History of Homeopathy in a nutshell.

Samuel Hahnemann (1755- 1843) is known as the founder of Homeopathy.

He was born in Meissen, Germany and was a medical doctor of the time. However he became discontent with treatment options of his day which included; bloodletting and purging, amongst other things that often proved cruel and harmful to patients rather than relieving their suffering. This caused him to cease practicing until he found a more gentle approach.

To support his family in the mean time he took up the translation of medical texts and whist translating his curiosity was triggered when he read about Chincona being effectively used in treating Malaria and how the properties of this substance (Peruvian Bark) are similar to those found in Malaria. This led him to experiment with taking Chincona himself. He found that taking Chincona without actually having Malaria, caused him to experience Malarial symptoms that would subside on discontinuation of the Chincona.

He went on to test many substances this way and record meticulously his findings for each substance.

Hahnemann was unique in his idea of testing substances on healthy human volunteers (at first Himself, his family and his friends). The symptoms produced would be indicative of what disease could be caused by those substances and therefore what states those medicines could be used to treat in sick people.

The experiments done to find these things out are called “provings” which are basically drug trials. This information is the catalogued in books (and now digitally as many homeopaths in the western world today use these software programs)

Homeopathy represents the most detailed review of toxicology currently available in science. You can consult a homeopathic text to discover the toxicological symptoms of hundreds or thousands of plants, minerals, animals, or chemicals. And you’ll find it in exceedingly more detail than in any toxicology book. You’ll find what symptoms each substance causes; because once we know what it causes, then we know what is effective in treating it.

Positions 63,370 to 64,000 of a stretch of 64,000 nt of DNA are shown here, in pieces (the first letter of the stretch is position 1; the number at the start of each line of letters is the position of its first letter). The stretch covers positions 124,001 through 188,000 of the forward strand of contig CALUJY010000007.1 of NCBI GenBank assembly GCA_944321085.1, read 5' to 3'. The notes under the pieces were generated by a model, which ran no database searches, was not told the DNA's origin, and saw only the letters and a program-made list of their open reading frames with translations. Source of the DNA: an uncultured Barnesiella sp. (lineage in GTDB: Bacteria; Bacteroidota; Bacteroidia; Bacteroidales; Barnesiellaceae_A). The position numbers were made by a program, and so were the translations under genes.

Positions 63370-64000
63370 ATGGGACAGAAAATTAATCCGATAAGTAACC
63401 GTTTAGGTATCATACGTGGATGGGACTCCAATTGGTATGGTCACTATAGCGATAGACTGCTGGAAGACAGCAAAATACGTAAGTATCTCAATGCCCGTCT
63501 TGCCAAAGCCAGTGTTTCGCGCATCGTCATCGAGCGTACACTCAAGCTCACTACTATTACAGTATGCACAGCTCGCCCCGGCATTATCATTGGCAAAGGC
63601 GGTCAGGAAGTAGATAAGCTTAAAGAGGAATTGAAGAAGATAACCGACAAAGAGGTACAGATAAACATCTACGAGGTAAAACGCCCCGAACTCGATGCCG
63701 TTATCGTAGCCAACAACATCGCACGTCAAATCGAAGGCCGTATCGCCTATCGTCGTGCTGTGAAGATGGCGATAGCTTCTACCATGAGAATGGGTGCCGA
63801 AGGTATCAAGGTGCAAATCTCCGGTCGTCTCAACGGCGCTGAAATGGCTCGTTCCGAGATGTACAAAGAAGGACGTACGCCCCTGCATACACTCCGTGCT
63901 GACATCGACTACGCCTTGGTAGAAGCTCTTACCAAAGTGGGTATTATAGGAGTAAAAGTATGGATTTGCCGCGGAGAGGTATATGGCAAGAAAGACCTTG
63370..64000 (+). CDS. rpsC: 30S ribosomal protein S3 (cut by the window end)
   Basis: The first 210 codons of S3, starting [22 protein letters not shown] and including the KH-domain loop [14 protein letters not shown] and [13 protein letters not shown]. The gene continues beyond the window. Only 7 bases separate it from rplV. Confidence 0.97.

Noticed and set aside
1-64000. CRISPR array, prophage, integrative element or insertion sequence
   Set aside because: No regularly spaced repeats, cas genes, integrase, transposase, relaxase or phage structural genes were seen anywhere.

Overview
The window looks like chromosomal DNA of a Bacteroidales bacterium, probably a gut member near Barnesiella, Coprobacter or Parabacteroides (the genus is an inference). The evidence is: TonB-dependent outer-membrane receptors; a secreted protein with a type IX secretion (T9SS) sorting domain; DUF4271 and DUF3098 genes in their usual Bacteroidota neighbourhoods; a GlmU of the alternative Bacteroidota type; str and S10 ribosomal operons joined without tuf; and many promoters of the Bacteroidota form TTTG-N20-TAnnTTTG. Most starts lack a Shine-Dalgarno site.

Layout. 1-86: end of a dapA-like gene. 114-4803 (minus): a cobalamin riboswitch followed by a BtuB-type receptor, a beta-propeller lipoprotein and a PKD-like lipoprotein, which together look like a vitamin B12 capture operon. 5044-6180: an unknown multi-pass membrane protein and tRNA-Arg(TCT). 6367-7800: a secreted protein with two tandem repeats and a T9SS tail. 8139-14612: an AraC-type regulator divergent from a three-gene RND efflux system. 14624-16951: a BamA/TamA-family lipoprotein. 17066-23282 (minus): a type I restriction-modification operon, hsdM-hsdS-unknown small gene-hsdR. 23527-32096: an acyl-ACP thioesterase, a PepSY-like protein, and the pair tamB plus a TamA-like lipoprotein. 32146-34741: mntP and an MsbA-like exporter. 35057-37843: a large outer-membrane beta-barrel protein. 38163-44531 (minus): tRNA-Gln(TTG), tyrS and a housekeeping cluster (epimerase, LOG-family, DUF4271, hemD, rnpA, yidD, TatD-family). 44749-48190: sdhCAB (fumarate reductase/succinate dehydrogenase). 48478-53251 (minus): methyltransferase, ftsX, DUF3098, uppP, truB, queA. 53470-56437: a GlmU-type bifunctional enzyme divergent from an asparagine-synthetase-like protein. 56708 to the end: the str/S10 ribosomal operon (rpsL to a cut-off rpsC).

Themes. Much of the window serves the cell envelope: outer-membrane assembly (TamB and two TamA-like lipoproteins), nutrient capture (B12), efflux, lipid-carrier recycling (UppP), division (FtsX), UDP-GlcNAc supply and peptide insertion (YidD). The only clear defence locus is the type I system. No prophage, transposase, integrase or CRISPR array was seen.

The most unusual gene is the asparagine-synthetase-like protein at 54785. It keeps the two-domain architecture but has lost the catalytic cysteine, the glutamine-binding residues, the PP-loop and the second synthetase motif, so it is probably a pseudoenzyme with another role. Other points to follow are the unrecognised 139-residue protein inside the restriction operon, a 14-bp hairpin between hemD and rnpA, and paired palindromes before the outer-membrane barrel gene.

Later Hahnemann sought to minimize negative effects for taking medicinal substances which led to the development of very dilute and highly potentised/energised remedies as medicines.

He further combined knowledge and experience and put together theories and historical practices into the rational system of Medicine, we now know as Homeopathy. Most of the characteristic elements of the Homeopathic system have not appeared out of nowhere. Potentisation has been practiced since prehistoric times and the idea of ‘treating like with like’ was already known and practiced by Hippocrates and Paracelsus in the 16th century.

Homeopathy flourished and spread all over the world where many Homeopathic hospitals were established.

By 1935 a combination of factors saw a reduction in the practice of Homeopathy to a fraction of its popularity;

  • opposition from orthodox medical practitioners
  • conflicts amongst homeopaths themselves
  • the rise of  the pharmaceutical industry
  • the undoubtedly higher levels of experience and labour needed to prescribe homeopathic medicines well, compared to the prescribing newer orthodox medicine

However, the growing realisation that orthodox medicine can cause serious side effects, together with a desire for a more natural, person centred approach to illness and health over the last 20 years has seen homeopathy making an impressive return.

At present Homeopathy is enjoyed by a fast growing population in countries all over the world.

According to the World Health organisation Homeopathy is recognized as the second most practiced alternative form of medicine in the world.